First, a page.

A's Loss to Angels Not Defined by Missed Fan Interference Call

OAKLAND -- I want to take judicial notice of the fact that the Oakland A's lost their game Tuesday night because after months of wishing they had more fans they found out they actually had one too many of them. I really, really do.
And that's even after acknowledging that the Internet coined "Bartwoman" even before I had a chance to think of it myself.
But fairness is my watchword, and the fact is the A's worked very hard before and after the poor unfortunate woman had her 15 seconds of shame/fame to lose to the Los Angeles Angels, which they eventually did, 9-7. Thus her moment, such as it is, falls short of official A's "lore" in this otherwise glorious season.
Not that she didn't give it a good go, "Bartwoman"-wise. She did reach over the into the field of play to catch a foul fly by Andrelton Simmons that A's right fielder Steven Piscotty had staked out as his own. The umpiring crew led by Marvin Hudson ruled it was not fan interference, two pitches later Simmons unloaded the bases with a two-run single that cut Oakland's brief lead from 4-1 to 4-3, and two hitters later Kaleb Cowart emptied out on a fastball from Lou Trivino for a grand slam that put the Angels ahead to stay.
By any definition, that's pretty damned Bartmanic. She even got ejected from the grounds even though, according to the umpires and review people in New York, she hadn't technically interfered at all.
"I don't know how you don't call it an out there," manager Bob Melvin said afterward. "He was gonna catch it. I asked Steve later and he said he'd have caught it. Maybe the umpires weren't sure where to place the runners, but it's an out."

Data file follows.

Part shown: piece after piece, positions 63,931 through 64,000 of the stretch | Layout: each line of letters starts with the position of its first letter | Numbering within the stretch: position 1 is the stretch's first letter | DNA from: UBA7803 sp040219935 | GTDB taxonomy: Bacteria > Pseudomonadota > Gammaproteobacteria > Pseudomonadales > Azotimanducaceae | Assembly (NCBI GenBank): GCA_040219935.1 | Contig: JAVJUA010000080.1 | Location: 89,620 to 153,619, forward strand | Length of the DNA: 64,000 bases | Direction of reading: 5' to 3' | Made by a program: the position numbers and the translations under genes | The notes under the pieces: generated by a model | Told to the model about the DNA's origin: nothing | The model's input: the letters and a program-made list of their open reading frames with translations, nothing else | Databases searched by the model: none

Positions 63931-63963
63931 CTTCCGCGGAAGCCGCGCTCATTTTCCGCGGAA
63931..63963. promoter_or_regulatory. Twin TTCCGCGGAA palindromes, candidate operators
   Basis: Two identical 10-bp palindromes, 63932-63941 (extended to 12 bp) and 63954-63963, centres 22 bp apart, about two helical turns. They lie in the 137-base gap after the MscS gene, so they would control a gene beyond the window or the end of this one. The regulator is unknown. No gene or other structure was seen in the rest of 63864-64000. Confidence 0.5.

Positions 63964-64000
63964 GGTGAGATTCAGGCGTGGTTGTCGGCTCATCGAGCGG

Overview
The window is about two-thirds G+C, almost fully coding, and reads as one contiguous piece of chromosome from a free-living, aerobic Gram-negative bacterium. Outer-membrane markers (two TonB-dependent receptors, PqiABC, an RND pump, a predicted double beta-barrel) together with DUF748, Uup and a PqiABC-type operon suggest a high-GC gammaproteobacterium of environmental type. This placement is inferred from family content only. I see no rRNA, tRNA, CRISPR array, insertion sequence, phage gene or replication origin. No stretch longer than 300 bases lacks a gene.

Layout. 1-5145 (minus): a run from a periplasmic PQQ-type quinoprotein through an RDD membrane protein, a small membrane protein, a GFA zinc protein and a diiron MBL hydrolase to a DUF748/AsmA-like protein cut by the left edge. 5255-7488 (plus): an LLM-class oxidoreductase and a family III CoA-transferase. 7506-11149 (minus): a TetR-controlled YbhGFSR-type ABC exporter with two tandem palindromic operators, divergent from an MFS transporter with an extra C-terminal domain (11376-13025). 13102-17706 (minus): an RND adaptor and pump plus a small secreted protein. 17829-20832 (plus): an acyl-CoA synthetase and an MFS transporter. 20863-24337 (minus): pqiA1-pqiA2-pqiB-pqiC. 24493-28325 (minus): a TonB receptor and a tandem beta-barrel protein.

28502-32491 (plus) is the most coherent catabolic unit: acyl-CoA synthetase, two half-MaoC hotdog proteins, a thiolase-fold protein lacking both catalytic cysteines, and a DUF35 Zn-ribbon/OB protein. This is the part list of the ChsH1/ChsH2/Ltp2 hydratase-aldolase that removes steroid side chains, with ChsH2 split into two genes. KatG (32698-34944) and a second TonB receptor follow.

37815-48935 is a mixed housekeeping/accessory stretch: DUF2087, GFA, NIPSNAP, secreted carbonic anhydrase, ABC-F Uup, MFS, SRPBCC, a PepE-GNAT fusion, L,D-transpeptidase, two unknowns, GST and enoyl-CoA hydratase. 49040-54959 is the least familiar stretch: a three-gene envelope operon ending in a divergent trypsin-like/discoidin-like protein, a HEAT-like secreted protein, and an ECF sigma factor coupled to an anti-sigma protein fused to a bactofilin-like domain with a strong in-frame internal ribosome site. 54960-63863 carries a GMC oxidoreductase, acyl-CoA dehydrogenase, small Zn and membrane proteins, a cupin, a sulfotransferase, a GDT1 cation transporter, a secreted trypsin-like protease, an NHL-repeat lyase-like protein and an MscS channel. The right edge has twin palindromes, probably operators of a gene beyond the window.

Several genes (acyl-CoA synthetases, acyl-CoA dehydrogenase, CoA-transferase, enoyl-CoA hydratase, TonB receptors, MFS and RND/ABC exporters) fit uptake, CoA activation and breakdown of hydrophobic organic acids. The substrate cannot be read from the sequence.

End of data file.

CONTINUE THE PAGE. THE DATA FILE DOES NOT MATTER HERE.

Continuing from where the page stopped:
And maybe the Angels get a run out of the play and cut the lead to 4-2. And maybe Trivino doesn't hit Taylor Ward and reload the bases. And maybe Cowart doesn't get that fastball up and turn on it...
... but now we've all entered a parallel universe where we get to pick and choose our circumstances, and that isn't the world we currently inhabit. Oakland has been able to manufacture its own fortune for the past three months, and it wasn't like they didn't put enough runners on base, or use enough relievers to try to stanch the blood flow.
They just didn't do enough, enough times. They had chances to take the poor lady off the hook, just like Cubs shortstop Alex Gonzalez did in 2003. If he had only caught Miguel Cabrera's ground ball, we'd have had no reason to remember Steve Bartman at all.
Or to weld the nickname onto Tuesday's intrepid woman, frankly.
Instead, they lost a chance to at least nip one unit off its various magic numbers. Houston beat Seattle to widen their lead over Oakland in the AL West to five games. New York beat Boston to stretch the advantage over the A's to 2½ games. And Tampa Bay, which never loses, didn't lose again, shutting out Texas out and moving to 5½ games behind the A's for the second Wild Card spot.
To his credit, Piscotty did not have a Moises Alou Hissy Moment in the aftermath of the play, as Alou did in the 2003 National League playoffs. He handled the immediate aftermath with equanimity and was just as calm and reasoned after the game.
"It's a tough play going into the wall but I felt like I was there in enough time," he said. "It definitely changes how that inning goes but nothing we can do about it now. I never understand when they're going to overturn stuff. I had a feeling they wouldn't.
"It's an interesting spot there. If I catch that ball the runner scores and the guy goes to third potentially tagging up. We've got Lou on the mound, he's been so dominant. I was almost thinking maybe that was a little blessing. He strikes everyone out it seems and maybe we could escape there with nothing."
Instead ... well, you know.
Indeed, Piscotty took a kinder view of the woman as well.
"Obviously we don't want folks to interfere but 95 percent of people are going to do that. I don't fault the fan or anything. I know that person was getting booed pretty heavily but everyone else in the stadium probably would do the same thing."
Yes they would. They have. They do. Frankly, if team president Dave Kaval was on the case, he might have sought her and her friend out and given them tickets for another game in this final homestand, just to show that bygones are bygones, and that Oakland is a Bartwoman-shaming-free zone.
And mostly he could make the gesture because the A's still need every fan they can attract between now and season's end. Just maybe in a less conspicuous and potentially game-altering part of the grounds.

Copyright CSNBY - CSN BAY
Contact Us